This concert was 80% performance and 20% music, but each was done at 110%…and at the Ohio State Fair! The State Fair!! It’s one thing to put on this type of show in arenas or other venues, but at the state fair? We’ve seen two shows at the state fair and each has been pretty generic, honestly speaking. Not to say Slaughter, Quiet Riot, and BOC didn’t rock out hard, but there wasn’t much of a show. Afterwards you just walk away knowing you heard some good tunes. After Alice is done with you, you know you saw one of the best shows in music…and all for $25. I’ve paid twice as much for shows that just didn’t deliver, so don’t tell me Alice Cooper doesn’t deliver.

One thing that is kind of sad out of all of this is that even after 30 years it seems many bands haven’t learned a thing from Alice Cooper. Everything Alice did was nothing new…especially these days. He invented half of them back in 1972. Well, it’s 37 years later and who puts on a better show than Alice Cooper? And when I mean show, I mean a show. One that has a beginning and an end. The Alice show started with “School’s Out” and ended with “School’s Out,” exactly as any good musical should. If you would have put the concert on mute and just watched, you would still have been able to pull out the stories.

The audience was naturally older in age, but there were a lot of kids there and I’m glad they got to witness a real show. Whatever modern concert they attend next will certainly seem like amateur hour. Hopefully it will effect them in a way that shows them not to underestimate the power of the performance. His concert continues to show me that the show, the performance, is what it’s all about. Not just in music, but damn well near everything.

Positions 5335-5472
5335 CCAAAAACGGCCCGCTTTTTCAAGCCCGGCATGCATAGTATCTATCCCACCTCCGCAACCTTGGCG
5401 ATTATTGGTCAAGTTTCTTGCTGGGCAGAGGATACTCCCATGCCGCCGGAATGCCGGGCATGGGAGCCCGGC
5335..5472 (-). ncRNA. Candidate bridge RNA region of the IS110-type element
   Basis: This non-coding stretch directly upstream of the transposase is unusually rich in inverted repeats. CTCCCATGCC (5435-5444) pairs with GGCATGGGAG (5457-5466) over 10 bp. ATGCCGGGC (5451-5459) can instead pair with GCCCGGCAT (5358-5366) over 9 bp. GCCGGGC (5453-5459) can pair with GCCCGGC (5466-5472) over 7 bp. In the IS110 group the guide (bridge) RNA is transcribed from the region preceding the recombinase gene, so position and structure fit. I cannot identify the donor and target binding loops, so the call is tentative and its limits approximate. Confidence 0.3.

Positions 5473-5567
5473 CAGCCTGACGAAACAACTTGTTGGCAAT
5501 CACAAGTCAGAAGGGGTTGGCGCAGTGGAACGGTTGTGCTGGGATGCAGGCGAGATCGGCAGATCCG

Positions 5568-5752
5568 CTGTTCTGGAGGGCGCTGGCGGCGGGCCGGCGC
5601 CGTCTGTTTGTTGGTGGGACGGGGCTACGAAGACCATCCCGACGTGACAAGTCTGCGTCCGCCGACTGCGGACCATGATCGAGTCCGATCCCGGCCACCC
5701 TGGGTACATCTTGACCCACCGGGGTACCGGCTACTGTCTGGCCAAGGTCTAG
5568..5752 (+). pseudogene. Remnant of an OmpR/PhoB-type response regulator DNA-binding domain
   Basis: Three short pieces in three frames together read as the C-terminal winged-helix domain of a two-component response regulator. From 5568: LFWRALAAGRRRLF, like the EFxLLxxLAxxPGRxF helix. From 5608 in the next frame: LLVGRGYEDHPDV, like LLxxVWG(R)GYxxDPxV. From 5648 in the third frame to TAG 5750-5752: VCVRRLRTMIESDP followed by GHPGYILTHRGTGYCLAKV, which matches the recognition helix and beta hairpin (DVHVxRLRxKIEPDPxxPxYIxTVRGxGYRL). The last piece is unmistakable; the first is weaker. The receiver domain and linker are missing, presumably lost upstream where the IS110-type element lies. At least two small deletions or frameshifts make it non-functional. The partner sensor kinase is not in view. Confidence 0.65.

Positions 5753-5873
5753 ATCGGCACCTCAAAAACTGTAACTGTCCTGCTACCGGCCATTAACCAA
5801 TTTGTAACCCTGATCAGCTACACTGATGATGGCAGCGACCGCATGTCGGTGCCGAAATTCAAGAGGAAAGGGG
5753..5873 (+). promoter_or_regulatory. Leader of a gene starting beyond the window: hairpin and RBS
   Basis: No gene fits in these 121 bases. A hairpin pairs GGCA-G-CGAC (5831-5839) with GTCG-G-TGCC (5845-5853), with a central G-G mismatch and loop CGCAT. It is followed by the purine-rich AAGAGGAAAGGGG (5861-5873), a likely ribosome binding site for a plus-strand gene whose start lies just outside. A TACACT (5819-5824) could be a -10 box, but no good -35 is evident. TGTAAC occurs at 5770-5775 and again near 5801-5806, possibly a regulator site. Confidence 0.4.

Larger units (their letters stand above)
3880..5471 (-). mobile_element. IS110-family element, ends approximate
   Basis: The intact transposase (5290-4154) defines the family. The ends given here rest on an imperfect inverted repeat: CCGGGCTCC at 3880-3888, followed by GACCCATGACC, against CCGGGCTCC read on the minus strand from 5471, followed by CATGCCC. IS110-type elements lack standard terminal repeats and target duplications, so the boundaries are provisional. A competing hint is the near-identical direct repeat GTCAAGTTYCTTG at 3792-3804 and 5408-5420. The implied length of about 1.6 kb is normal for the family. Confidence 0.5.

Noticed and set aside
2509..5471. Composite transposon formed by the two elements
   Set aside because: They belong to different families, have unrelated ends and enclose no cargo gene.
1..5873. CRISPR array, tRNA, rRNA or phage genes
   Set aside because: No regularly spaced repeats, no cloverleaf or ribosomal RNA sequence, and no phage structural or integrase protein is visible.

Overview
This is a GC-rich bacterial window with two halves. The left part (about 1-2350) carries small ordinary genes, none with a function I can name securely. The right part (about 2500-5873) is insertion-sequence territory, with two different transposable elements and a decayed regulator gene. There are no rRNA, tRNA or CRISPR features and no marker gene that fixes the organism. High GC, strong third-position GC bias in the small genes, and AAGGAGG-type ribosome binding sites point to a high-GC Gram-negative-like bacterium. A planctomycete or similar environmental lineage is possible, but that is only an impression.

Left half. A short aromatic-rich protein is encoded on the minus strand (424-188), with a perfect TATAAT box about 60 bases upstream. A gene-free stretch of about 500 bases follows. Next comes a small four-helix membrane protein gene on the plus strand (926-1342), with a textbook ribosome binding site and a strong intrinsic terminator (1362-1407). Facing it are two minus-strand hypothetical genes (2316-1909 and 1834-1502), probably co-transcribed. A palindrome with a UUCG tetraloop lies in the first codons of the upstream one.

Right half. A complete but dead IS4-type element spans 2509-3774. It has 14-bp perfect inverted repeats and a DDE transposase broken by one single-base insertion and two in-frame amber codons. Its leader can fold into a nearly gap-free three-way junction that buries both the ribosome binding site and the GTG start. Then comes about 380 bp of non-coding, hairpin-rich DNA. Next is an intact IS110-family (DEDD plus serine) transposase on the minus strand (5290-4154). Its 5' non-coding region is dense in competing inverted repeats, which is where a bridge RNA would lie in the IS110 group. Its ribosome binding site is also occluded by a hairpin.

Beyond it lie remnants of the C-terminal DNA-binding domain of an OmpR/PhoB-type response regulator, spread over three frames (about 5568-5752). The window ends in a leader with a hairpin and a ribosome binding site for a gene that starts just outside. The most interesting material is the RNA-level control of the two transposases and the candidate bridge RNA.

Put some punch in to your daily routine and it will make a huge difference. Over do it every now and then and people will remember it. Make it big so even “that guy” in the back row can see it, nay, so he can feel it. As the late, great Billy Mays said, “it’s not yelling, it’s projecting,” so next time you’re frustrated with people, put them on their ass and project.

Otherwise, the Ohio State Fair was again a good time. This was our first time with the CAVEcrew and it was a lot of fun. You can see more photos on various CAVEcrew Twitpic and Flickr pages.




  1. Lorkin Lorkin August 2, 2009

    Funny, Erin and I were at the fair last night and watching the interesting folk lining up for the concert.

  2. Brian Brian August 3, 2009

    Yes, the concert – and fair in general – made for some very excellent people watching. There was no need to line-up for the concert since it was assigned seating. We got our seats and five minutes later it started…one thing about government concerts, they start on time!

  3. Lorkin Lorkin August 3, 2009

    There were some people lined up waiting for the doors to open who were hanging around. But yeah, the fair really brings out the interesting folk.

  4. Brian Brian August 4, 2009

    My apologies for the missing video. Apparently Alice Cooper doesn’t want me promoting his awesome rock show. Boo.